Several dogs are facing bans from provincial parks and their families are being handed hefty fines as Alberta courts hand down punishments for repeat offenders of off-leash rules.
RMOToday.com reported this week that, “Alberta Parks officials say that in Canmore provincial court earlier this month, a third-time offender with three dogs off-leash chasing marmots was fined $750 and had her dogs banned from Kananaskis Country for 12 months.” And, “in a second court case, provincial officials said a mountain biker on the HighRockiesTrail in K-Country was fined $575, with the judge issuing a judicial order banning his dog from the park for six months. It was his second off-leash dog offence.”
Off-leash dogs can harass and kill local wildlife as well as create conflict with wildlife and people. An Alberta conservation officer quoted in the RMOToday.com article notes that in October a bear followed an off-leash dog back to their human companion, resulting in injury. This is not uncommon: The Fur-Bearers routinely hear of dogs leading bears back to people as well as harassing and following coyotes, skunks, porcupines and other wildlife who get blamed for the conflict. In many of these cases the wild animals, whose homes are being invaded by what they perceive to be a predator or threat, pay the price with their lives.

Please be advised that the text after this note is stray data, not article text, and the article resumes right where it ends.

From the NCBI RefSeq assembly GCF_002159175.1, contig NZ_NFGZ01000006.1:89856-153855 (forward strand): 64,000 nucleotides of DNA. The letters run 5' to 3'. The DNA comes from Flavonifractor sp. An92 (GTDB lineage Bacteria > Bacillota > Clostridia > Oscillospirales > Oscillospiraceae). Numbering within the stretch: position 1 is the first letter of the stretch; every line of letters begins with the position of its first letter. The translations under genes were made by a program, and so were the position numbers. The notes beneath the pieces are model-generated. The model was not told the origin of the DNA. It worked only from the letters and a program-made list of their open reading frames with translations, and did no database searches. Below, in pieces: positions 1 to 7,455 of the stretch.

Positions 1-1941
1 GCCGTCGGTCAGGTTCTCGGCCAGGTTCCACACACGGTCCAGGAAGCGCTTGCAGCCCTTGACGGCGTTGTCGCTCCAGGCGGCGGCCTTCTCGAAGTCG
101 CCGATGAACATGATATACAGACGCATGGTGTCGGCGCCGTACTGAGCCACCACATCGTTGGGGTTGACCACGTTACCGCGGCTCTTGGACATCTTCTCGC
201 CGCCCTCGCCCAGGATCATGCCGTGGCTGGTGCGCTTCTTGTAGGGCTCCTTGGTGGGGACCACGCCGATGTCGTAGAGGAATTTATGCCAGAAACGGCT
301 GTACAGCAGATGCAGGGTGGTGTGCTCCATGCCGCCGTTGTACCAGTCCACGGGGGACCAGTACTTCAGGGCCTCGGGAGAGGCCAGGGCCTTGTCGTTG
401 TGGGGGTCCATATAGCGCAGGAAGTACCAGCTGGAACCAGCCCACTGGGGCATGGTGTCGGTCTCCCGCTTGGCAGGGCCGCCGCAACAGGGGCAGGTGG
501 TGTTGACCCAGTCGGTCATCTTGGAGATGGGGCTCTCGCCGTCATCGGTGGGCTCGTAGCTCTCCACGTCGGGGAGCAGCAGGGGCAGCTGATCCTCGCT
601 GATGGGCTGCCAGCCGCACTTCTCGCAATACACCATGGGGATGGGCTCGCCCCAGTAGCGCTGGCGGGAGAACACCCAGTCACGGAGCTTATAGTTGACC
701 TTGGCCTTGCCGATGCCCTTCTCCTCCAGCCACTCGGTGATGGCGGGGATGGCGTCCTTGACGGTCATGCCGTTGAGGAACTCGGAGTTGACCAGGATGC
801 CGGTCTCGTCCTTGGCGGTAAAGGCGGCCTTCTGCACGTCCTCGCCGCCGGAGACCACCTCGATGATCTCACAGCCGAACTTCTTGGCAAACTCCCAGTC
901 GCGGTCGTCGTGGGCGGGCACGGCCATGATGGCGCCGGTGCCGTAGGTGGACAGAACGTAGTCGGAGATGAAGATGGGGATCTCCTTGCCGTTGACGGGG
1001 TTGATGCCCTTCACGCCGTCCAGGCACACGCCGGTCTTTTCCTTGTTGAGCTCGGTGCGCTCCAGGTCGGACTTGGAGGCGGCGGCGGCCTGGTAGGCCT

The Fur-Bearers are glad Alberta’s courts have shown they will take these cases seriously and enforcement twinned with education can be a powerful tool. However, dogs also need the ability to express themselves and exercise their instincts and needs, which can often involve running about. We hope dog companions will locate safe and appropriate off-leash zones for play and adventure and complete due diligence on who their wild neighbours are.
Finding a balance between enjoyment of natural spaces and safety for those who call it home isn’t always simple, but it starts with considering the impact of our actions on all those around us.